problems with noise, non-linearity and drift (and, it seems to me, have
                  strange reactance properties so your amplifier oscillated easily). They're a
                  bit expensive and hard to buy in small quantities.
                  http://www.tekscan.com/
                  Here's an article comparing different makes
                  http://www.google.co.uk/url?sa=t&rct=j&q=&esrc=s&source=web&cd=2&cad=rja&ved=0CEgQFjAB&url=http%3A%2F%2Fciteseerx.ist.psu.edu%2Fviewdoc%2Fdownload%3Fdoi%3D10.1.1.186.4191%26rep%3Drep1%26type%3Dpdf&ei=3chqUOGeH8mk0QW7oIDAAw&usg=AFQjCNGSTAi7Ud7WzivqRksz9JmMYQtwqw&sig2=dT37Z5O04J-EKeDX_8DSjA

                  Strain gauges: A possibility, if you're building a big robot arm, is to use
                  strain gauges. They're generally expensive devices and not often used by
                  hobbyists but, if you take apart an electronic bathroom scale (from a
                  charity shop?) you'll usually find four small good quality sensors in the
                  form of "pads". Kitchen scales can also be good - they usually contain one
                  beam sensor. You'll have to make your own precision amplifier (which isn't
                  as hard as it sounds).

                  Carbon impregnated foam. This is the really cheap and cheerful alternative
                  often used by hobbyists. Just put a sheet of tinfoil on either side of some
                  conductive foam (the sort electronic components often come packed in. There
                  are various grades of foam - some is spongy some is more brittle. The
                  disadvantage is that it only lasts for a few thousand operations before it
                  starts to deteriorate. And it's not particularly linear. And it has a lot of
                  noise. But for hobby robotics, it will do the job and it's really cheap.
                  https://www.google.co.uk/search?q=conductive+foam+sensor+images

                  There are other sensors you might consider that don't use resistance -
                  capacitative sensors for instance. I suspect they'd give better results than
                  many cheap resistive sensors but that's more of a research project.

                  Peter
                • jamericanfreddy
                  i have done some testing on sensors and capactive works better then piezo and sparkfun has a lots of them, also flex force sensors work great too
                  Message 8 of 17 , Nov 29, 2012
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                    i have done some testing on sensors and capactive works better then piezo and sparkfun has a lots of them,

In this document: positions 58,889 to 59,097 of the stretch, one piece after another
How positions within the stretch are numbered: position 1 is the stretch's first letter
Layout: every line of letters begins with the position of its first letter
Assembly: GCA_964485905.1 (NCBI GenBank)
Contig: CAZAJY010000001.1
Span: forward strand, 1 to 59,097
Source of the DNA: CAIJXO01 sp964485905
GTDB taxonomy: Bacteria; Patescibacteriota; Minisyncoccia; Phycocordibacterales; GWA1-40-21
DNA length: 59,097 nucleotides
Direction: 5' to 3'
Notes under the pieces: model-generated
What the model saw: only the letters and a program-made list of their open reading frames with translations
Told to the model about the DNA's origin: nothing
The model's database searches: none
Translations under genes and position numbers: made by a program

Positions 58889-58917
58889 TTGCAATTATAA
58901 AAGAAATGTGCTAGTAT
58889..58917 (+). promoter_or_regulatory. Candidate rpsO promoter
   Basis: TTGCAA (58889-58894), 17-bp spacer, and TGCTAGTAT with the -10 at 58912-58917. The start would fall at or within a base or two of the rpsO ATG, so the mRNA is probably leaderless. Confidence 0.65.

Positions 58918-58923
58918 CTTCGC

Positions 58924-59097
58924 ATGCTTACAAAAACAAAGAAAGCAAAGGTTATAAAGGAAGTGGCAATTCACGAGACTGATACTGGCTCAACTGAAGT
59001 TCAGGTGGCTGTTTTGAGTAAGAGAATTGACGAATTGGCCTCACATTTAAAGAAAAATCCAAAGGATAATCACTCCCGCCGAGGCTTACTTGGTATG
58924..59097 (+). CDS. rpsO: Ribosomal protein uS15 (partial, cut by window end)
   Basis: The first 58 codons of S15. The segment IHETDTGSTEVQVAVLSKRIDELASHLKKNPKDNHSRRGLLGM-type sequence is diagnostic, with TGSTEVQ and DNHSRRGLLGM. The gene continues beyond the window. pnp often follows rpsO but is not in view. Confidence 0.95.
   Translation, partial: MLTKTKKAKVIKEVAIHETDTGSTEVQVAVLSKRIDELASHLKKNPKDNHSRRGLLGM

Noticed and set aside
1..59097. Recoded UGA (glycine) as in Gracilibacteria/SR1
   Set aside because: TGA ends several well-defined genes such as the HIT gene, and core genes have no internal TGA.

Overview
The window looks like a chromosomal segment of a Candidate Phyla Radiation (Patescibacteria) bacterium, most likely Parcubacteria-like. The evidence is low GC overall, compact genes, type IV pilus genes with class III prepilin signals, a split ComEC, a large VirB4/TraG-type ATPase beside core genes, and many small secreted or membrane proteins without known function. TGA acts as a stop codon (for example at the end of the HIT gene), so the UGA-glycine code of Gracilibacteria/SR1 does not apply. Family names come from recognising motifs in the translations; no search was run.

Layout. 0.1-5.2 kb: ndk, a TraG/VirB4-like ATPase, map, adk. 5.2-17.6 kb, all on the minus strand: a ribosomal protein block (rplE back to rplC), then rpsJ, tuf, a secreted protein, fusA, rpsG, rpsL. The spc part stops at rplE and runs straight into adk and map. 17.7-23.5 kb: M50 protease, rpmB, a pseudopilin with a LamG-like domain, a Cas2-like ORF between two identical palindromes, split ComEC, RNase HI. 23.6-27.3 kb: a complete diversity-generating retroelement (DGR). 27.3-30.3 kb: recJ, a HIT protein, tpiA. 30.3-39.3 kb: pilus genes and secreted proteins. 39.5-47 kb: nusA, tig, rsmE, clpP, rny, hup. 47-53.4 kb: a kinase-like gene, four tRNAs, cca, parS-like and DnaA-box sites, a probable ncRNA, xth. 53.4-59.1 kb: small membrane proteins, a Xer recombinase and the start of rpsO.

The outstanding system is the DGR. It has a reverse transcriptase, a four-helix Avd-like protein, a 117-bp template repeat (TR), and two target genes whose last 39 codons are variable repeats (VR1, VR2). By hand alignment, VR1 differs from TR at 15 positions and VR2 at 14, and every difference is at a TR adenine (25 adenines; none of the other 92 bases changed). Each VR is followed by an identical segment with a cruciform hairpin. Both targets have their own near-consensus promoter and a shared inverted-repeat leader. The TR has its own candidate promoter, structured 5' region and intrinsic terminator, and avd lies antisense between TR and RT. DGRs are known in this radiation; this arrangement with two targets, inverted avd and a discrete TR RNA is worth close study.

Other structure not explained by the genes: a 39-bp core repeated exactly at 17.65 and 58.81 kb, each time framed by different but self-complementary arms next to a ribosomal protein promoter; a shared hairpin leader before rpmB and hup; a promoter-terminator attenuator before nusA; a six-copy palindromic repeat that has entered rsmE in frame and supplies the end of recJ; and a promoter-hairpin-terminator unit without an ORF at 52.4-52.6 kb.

also flex force sensors work great too

                    --- In SeattleRobotics@yahoogroups.com, Max Cato <maxsthekat@...> wrote:
                    >
                    > Hi DJ,
                    >
                    > I'm by no means an expert on this, but I thought I'd take a stab. For fragile stuff, I'd recommend a piezoelectric or capactive sensor. A quick google search turned up this: http://www.trossenrobotics.com/c/robot-force-sensor-fsr.aspx%c3%82%c2%a0which may or may not be what you're looking for, but could at least be a good starting point. 
                    >
                    > Hope this helps!
                    >
                    > -Sean
                    >
                    >
                    >
                    > ________________________________
                    > From: David Jason <davidjason441@...>
                    > To: "SeattleRobotics@yahoogroups.com" <SeattleRobotics@yahoogroups.com>
                    > Sent: Thursday, November 1, 2012 11:32 AM
                    > Subject: [SeattleRobotics] Gripping Fragile parts with Robotic Arm
                    >
                    >
                    >  
                    > Hi,
                    >  
                    >  I am a newbie. It might be very basic and typical Question :)
                    >  
                    > I have a 6 DOF Serial robotic arm manipulator (ED7220C). At the moment it is only equipped with motor encoders. What I want to do is to let the gripper hold various kinds of objects (fragile objects like egg without breaking it and rigid objects like metallic). One way is to add Force sensors to the Gripper and then implement closed-loop feedback control system. What kind of sensors I need? Any clue (part no)? Would be happy to read your experiences? Secondly, is there more better and easy way of achieving my goal?
                    >  
                    > Thanks for your help.
                    >  
                    > Regards,
                    > DJ
                    > ____________________________________
                    >  
                    >  
                    >
                  • Peter Balch
                    ... I can t see any capacitive force sensors there. Which are they? And, yes, piezo sensors tend to respond to rate of change of force whereas for a gripper
                    Message 9 of 17 , Nov 30, 2012